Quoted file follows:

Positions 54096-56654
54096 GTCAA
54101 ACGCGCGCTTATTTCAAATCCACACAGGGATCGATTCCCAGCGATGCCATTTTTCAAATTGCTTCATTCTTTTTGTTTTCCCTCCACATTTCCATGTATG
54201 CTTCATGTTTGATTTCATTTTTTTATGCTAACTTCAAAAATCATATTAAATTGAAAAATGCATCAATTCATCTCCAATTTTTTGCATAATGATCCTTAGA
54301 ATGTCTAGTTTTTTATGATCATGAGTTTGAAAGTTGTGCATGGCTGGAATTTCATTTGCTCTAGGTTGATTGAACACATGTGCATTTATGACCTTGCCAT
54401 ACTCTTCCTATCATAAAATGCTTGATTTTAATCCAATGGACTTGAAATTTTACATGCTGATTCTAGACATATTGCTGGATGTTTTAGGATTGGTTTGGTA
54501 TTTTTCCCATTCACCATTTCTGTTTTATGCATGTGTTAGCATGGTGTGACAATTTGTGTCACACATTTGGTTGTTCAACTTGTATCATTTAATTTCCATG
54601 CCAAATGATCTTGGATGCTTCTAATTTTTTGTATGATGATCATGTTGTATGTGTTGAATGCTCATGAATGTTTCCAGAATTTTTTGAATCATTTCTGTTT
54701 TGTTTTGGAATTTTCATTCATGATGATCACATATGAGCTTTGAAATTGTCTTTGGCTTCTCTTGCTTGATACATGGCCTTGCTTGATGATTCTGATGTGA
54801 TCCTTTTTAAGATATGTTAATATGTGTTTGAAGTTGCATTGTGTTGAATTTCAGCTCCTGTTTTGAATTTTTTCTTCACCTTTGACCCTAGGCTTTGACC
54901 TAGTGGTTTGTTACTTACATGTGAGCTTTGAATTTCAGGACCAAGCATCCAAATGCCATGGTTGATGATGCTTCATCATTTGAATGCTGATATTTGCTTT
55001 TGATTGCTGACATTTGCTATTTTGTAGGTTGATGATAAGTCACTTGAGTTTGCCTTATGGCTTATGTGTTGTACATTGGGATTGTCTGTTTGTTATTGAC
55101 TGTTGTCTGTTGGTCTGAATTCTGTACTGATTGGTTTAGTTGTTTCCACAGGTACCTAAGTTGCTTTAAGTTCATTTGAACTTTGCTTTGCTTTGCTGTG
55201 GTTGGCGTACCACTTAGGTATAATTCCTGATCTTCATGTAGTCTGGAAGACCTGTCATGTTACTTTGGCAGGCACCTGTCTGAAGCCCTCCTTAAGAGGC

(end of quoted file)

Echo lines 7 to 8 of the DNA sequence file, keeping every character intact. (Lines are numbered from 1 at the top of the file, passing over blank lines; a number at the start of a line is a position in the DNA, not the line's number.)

54501 TTTTTCCCATTCACCATTTCTGTTTTATGCATGTGTTAGCATGGTGTGACAATTTGTGTCACACATTTGGTTGTTCAACTTGTATCATTTAATTTCCATG
54601 CCAAATGATCTTGGATGCTTCTAATTTTTTGTATGATGATCATGTTGTATGTGTTGAATGCTCATGAATGTTTCCAGAATTTTTTGAATCATTTCTGTTT